(Baroque: When you’re out of Monet)
Ahhh! My Louvre-loving Literati!
From time to time (actually, almost always) the graphics that I use to amplify a story submitted are a bit of a stretch…In this instance, the stretch of a canvas over a frame. But to me this makes perfect sense. Mike Stang is an impressionistic writer. A few words dusted upon a page leaving the impression of a thought. Dust only until you step back from the canvas and can see the whole. Dust as the dust of the wings of a butterfly, color of words in flight or words and story hovering. Nuance requires a light touch, and collective impression. Others write stories with nuts and bolts. Heavy. Well-constructed. Grounded. But Michael’s stories fly. At least, that’s the impression I get. See if you agree.
I Love You Too
By Michael Stang
“What, Frank. Can’t you see…”
“How can I see anything with you stuffed in the corner all the time sitting and doing what you do?”
Clinks that muffle behind her overstuffed chair tell her age. Use to be, Ma could hide it from the best of them. Now she leaks, makes mistakes, and could care less. Frank doesn’t care either, he knows the pain she goes through, and maybe the whiskey helps. His own stash is never far away; up above in the cabinet where the phone hangs on the wall. No excuses.
“Letter came in the mail today. Not sure who, but I can hardly read it. Full of single short sentences, lots of commas.”
“Got your glasses on?”
“Yes—I have my goddamn glasses on. Jesus woman!”
“I will listen if you put out that stinking pipe. You know the smoke hunts me, it’s enough to choke a horse.”
I should have known. Frank grits his teeth.
Declaration is the path home,
Love’s instructions towed to the door.
Every step it’s not you but what I think of you,
Silver light to the end of the road.
Am I reading this right? Who would send such stuff? It’s three pages long!”
Ma shifts her crutches to the other side for the hundredth time and reaches back again. Interesting, she thinks.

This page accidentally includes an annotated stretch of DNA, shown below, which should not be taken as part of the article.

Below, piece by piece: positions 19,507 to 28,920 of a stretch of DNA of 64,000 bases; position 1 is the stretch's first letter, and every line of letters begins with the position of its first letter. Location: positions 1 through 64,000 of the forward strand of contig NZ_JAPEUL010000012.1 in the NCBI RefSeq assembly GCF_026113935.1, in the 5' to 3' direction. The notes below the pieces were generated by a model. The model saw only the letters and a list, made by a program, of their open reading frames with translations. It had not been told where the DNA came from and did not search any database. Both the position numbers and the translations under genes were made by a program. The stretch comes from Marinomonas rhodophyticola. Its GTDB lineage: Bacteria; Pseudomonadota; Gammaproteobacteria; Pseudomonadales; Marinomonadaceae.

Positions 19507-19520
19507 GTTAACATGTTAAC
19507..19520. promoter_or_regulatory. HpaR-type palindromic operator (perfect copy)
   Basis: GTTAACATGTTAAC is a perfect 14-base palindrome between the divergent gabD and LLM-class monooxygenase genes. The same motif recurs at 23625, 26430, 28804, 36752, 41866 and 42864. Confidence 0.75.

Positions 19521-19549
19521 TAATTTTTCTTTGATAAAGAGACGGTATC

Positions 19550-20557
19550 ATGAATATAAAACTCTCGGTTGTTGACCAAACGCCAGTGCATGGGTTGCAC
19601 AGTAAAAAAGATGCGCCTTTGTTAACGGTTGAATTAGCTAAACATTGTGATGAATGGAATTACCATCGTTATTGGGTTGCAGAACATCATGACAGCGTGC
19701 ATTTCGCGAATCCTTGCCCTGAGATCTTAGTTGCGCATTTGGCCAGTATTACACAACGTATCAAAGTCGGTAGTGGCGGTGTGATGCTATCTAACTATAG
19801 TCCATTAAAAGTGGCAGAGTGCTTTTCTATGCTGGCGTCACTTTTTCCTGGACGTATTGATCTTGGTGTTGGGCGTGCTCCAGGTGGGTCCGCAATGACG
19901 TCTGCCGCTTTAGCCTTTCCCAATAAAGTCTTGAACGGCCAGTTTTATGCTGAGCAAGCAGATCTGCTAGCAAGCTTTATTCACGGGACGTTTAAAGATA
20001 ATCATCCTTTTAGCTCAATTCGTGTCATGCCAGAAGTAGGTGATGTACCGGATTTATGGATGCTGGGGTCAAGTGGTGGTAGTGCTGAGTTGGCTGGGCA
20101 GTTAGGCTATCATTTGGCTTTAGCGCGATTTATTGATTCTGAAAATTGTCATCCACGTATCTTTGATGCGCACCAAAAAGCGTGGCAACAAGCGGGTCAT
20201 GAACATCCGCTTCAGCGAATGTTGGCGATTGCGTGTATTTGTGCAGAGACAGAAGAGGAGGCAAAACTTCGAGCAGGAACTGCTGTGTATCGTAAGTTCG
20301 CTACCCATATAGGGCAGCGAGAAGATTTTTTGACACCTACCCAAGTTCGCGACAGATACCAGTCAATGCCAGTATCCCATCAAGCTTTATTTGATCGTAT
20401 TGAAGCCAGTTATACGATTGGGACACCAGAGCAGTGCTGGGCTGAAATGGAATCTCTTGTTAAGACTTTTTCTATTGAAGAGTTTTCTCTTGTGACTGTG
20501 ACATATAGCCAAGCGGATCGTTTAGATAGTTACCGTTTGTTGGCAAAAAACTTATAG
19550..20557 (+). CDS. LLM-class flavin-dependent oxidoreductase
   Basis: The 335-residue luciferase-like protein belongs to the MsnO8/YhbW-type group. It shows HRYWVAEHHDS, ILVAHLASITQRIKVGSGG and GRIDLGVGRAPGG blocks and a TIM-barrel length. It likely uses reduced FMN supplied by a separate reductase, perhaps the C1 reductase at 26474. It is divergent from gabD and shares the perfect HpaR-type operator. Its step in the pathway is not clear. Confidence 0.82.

“Do you hear me?”
“Yes, Frank, just fine. Do you think me deaf as well?”
“And there are other things…farther down. Things about horizons and breasts, and woman’s curves, between the legs—I don’t know. Maybe you should read this for yourself; it makes no sense to me.”
“Don’t be ridiculous, you old fool. Try it again.”
Frank stubs out his cigarette. She’s so smart, always with the pipe, but it’s only a rumor.
Our purchase lay in debt,
Bones taked from body’s dust.
Form around each other,
What are these bindings but our own.
“WHAT THE HELL DOES THAT MEAN?” Frank says as he lifts from the chair in the kitchen and reaches for the cabinet over the phone.
Ma sighs and looks out onto the front yard. Shall I kill him…or let him live.
“Bring it here you goat.”
Frank turns the corner and gasps seeing his wife of fifty-six years. The sounds of their youth flapping in his ears.
Ma searches for her glasses until Frank points them out on her head.
“Give the letter to me.”
You look as I do,
The looking glass of years.
Pressed as one against deaths,
We are we,
Until our dying breath.
“Listening? Stop fooling with your hands.”
Frank quiets and takes a seat on the edge of the leg-rest. His eyes survey the ace bandages that hold her arthritis; the old man takes off his glasses.
“Mary, I know how this ends.”
“You don’t know anything,” Ma smiles. “I love you too.”